The West

Shark schlock fun to make
Phoebe Tonkin (Jaimie) and Martin Sacks (Todd) dodge the shark in Bait 3-D. Picture: Ben Timony.

Agiant tsunami hits the Gold Coast. An underground supermarket is flooded. The usual blend of horror movie archetypes - a hero, a vixen, a cop, a criminal - scramble for the higher ground on the shelf-tops. Then they spot something circling the aisles in the water.

"Dah-dum. Daah-dum. Dum dum dum dum..."

Yes, that's a great white shark in the supermarket. Clean-up on aisle three.

Like an Aussie version of Snakes on a Plane, the new horror-comedy Bait 3-D is so preposterous it should be called Sharks in a Shop or Jaws in a Mall.

And according to debut director Kimble Rendall, a former member of Aussie rockers the Hoodoo Gurus, it's not pretending to be anything more.

"This film has put the cat among the pigeons a bit," Rendall admits on the eve of the Aussie Jaws premiere.

"Some high-brow critics have looked down their nose at it. But it's aimed at teenage audiences to go and have fun, yell, get scared and have a few laughs. It's high-concept horror-action. It's not something that's going to change the world!"

While some say Bait 3-D is more high-camp horror, Rendall said he worked hard to get the balance between scares, laughs and stunts just right, knowing the horror- comedy subgenre is in vogue after recent hits such as Zombieland, Piranha 3-D and Abraham Lincoln: Vampire Hunter.

"I tried to play it serious as a horror movie because they are trapped in there with a shark," said Rendall, who steps up after being an editor and second unit director on Australian-shot blockbusters such as The Matrix Trilogy, Underworld and Ghost Rider.

"And I was hoping the comedy would work as a bit of light relief. But I didn't want it to be a parody. I tried to get the balance right and I think it works. It's a bit risky but I think it's paid off."

Playing along with the balancing act is an ensemble of mostly young actors, including rising stars Xavier Samuel (A Few Best Men), Sharni Vinson (Step Up 3-D) and Alex Russell (Chronicle). Veterans Julian McMahon, Dan Wyllie and Martin Sacks are wise enough to ham it up as the shark - a mix of CG and animatronics - picks them off one by one.

Bait 3-D was shot at Village Roadshow Studio, with its massive indoor tanks used for the water shots, and on location on the Gold Coast. The co-production between Australia and Singapore includes actors from both countries, resulting in a mix of accents - including McMahon's Aussie-US hybrid - that make for its own little side-comedy.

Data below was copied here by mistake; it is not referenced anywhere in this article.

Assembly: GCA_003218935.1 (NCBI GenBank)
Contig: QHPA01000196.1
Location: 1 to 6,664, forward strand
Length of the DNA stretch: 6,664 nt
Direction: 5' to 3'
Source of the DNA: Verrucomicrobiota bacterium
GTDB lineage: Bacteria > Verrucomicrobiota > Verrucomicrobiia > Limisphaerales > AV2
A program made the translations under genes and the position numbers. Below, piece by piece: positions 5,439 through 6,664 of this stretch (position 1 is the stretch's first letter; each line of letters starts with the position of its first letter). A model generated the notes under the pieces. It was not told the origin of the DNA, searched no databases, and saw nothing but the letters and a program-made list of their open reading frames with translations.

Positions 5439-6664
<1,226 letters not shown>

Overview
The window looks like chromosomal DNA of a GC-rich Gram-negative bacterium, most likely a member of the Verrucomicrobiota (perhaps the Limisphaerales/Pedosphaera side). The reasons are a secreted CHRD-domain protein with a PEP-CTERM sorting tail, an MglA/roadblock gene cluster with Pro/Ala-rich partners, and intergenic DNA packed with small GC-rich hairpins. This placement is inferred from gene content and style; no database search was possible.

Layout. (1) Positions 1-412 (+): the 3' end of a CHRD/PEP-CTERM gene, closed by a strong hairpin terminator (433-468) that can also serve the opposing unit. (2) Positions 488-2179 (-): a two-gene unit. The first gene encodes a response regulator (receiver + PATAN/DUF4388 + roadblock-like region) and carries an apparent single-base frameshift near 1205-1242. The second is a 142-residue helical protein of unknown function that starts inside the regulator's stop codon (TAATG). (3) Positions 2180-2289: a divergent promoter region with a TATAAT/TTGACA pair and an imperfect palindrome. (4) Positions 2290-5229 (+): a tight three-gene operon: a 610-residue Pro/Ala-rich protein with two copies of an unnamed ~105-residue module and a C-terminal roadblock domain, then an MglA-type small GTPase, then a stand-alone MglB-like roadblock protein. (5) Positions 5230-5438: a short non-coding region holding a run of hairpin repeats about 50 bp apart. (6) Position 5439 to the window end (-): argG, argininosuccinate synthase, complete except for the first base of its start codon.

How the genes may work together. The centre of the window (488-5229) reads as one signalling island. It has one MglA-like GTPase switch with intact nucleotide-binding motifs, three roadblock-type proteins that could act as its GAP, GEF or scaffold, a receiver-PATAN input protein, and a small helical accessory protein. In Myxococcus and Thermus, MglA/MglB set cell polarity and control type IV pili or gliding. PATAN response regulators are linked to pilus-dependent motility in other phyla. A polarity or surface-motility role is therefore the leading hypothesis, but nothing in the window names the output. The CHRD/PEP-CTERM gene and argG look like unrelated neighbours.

Actress Cariba Heine, who plays a pretty blonde trapped in a submerged BMW with her boyfriend (Lincoln Lewis), loved playing up to the preposterous plot.

"It's a genre film and the premise is absolutely ridiculous," admits Heine, who recently played Delvene Delaney in the hit series Howzat! Kerry Packer's War.

"So we played up to it quite a bit. I think you have to.

"It's such a high-stakes film with such a far-out premise that you have to help that along. You have to provide a bit of comic relief."

Much of that comic relief, amusingly, comes via the fate not of the humans - who are a mostly unlikeable lot - but a tiny, fluffy Pomeranian named Mini owned by Heine's character.

"See - there's a circling shark and I'm stuck in a submerged car with Lincoln Lewis and yappy Pomeranian," laughs Heine.

"But I love Mini. They had no trained Pomeranians in Australia, so they rescued her from a shelter on the Gold Coast and trained her up. She was beautiful. But she hated Lincoln and I, because she knew if she saw us it meant she was going in the water and putting up with our screaming. So she was weary of us but by the end she loved it."

Having played a mermaid in the after-school show H2O: Just Add Water, Heine is accustomed to working in watery environments. She spent 12-hour days under water or in wet clothes on Bait.

"They heated the water to keep all the actors warm but they jacked up the air-con to keep the 3-D cameras cool. So being in wet clothes in icy air-con wasn't much fun. But it was such a fun film to make."

Despite the watery shoot, Rendall agrees the cast and crew had so much fun it comes through in the film.

"Some people probably have already said Bait is so bad it's good. But it certainly is fun. I like to think I planned it that way."

Bait 3-D is now screening.

The West Australian

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